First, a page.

by: Kathleen Michon, J.D.
Some people think that a homeowner's primary mortgage can be reduced in bankruptcy. This is a myth. The reality is that with one rare exception, bankruptcy law does not allow you to modify or reduce your primary mortgage on a home that is your principal residence.
However, in Chapter 13 bankruptcy you may be able to get rid of mortgages other than your primary mortgage in certain circumstances. And you may be able to reduce your primary mortgage on non-residential real estate.
You may be able to reduce the amount you owe on your primary home mortgage in Chapter 13 bankruptcy if the loan is secured by property in addition to your home. Examples of these types of loans include:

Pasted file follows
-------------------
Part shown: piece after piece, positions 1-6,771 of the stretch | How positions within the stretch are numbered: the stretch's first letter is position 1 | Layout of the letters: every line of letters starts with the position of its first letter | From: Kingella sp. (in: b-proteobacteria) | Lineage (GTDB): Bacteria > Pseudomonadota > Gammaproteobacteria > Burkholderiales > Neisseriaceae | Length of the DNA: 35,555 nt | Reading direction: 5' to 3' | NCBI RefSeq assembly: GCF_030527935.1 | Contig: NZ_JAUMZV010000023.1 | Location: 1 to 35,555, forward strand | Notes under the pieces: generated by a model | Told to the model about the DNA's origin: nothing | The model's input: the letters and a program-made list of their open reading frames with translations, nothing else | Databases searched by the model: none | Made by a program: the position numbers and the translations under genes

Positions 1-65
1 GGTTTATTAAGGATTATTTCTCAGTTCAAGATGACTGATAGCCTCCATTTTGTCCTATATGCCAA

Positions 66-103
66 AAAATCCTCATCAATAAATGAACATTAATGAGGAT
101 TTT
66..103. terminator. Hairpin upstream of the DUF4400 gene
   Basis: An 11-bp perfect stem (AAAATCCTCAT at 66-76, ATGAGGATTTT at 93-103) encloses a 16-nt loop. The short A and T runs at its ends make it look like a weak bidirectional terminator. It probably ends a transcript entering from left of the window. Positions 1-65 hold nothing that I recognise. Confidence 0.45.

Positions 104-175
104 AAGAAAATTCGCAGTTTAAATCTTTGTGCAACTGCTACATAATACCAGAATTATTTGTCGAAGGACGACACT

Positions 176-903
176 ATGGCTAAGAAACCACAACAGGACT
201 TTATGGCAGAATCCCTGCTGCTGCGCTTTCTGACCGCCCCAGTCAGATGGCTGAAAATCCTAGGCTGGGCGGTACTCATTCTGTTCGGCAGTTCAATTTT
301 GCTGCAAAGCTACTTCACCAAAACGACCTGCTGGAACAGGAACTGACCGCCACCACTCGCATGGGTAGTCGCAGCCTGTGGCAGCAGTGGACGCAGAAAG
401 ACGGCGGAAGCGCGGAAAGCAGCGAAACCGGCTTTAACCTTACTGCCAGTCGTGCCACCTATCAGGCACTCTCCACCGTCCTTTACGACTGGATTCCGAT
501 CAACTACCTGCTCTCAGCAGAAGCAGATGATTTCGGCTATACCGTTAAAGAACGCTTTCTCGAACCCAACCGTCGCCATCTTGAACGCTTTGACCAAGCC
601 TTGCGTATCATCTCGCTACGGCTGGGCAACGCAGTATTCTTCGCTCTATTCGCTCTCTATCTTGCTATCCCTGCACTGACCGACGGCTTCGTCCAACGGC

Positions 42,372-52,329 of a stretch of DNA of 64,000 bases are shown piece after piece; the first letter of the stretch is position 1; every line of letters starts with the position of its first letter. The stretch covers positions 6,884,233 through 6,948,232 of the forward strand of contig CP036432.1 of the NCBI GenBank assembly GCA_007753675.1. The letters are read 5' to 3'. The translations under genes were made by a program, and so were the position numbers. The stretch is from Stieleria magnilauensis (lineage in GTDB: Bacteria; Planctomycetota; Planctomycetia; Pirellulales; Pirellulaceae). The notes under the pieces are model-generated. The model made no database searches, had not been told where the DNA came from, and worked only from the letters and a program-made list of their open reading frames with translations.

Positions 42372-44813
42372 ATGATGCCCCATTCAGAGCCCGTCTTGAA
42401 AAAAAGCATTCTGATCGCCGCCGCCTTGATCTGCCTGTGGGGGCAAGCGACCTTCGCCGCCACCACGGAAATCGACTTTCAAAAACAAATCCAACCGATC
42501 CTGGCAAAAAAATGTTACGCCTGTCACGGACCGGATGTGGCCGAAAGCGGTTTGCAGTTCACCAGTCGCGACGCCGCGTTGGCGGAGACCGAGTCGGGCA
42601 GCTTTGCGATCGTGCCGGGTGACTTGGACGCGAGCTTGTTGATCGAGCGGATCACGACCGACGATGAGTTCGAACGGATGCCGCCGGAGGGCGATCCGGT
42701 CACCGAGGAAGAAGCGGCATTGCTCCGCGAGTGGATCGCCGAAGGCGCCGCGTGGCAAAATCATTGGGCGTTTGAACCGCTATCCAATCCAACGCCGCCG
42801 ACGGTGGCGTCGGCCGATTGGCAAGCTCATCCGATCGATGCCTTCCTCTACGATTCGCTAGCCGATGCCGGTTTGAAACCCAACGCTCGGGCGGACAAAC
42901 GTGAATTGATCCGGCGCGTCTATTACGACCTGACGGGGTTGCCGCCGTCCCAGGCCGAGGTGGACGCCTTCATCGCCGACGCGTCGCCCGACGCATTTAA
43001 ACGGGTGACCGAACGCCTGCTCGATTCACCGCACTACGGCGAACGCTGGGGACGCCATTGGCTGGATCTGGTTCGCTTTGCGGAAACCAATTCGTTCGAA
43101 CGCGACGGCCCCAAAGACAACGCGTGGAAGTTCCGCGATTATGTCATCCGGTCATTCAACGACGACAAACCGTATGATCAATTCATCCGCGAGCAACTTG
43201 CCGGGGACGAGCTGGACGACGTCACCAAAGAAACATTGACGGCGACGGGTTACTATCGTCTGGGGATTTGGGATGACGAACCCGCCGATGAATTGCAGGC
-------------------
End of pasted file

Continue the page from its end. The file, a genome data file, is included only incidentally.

In practice, these types of loans are very rare. Most lenders are aware of the consequences of requiring more security in addition to a principal residence, and avoid them.
In Chapter 13 bankruptcy, you may be able to reduce or “strip off” second mortgages and home equity lines of credit (HELOCs) if your equity is so low that if the property were sold, there would be no money available to pay any amount of the second mortgage or HELOC. In such a case, the court may remove the mortgage and treat the loan amount as an unsecured claim which will be paid off (probably in pennies on the dollar) through your Chapter 13 plan.
To learn more about stripping off junior liens in Chapter 13 bankruptcy see Removing (Stripping) a Second Mortgage in Bankruptcy.
If you have a mortgage on property that is not your residence, you may be able to cram down (or reduce) the amount of the loan to the value of the property.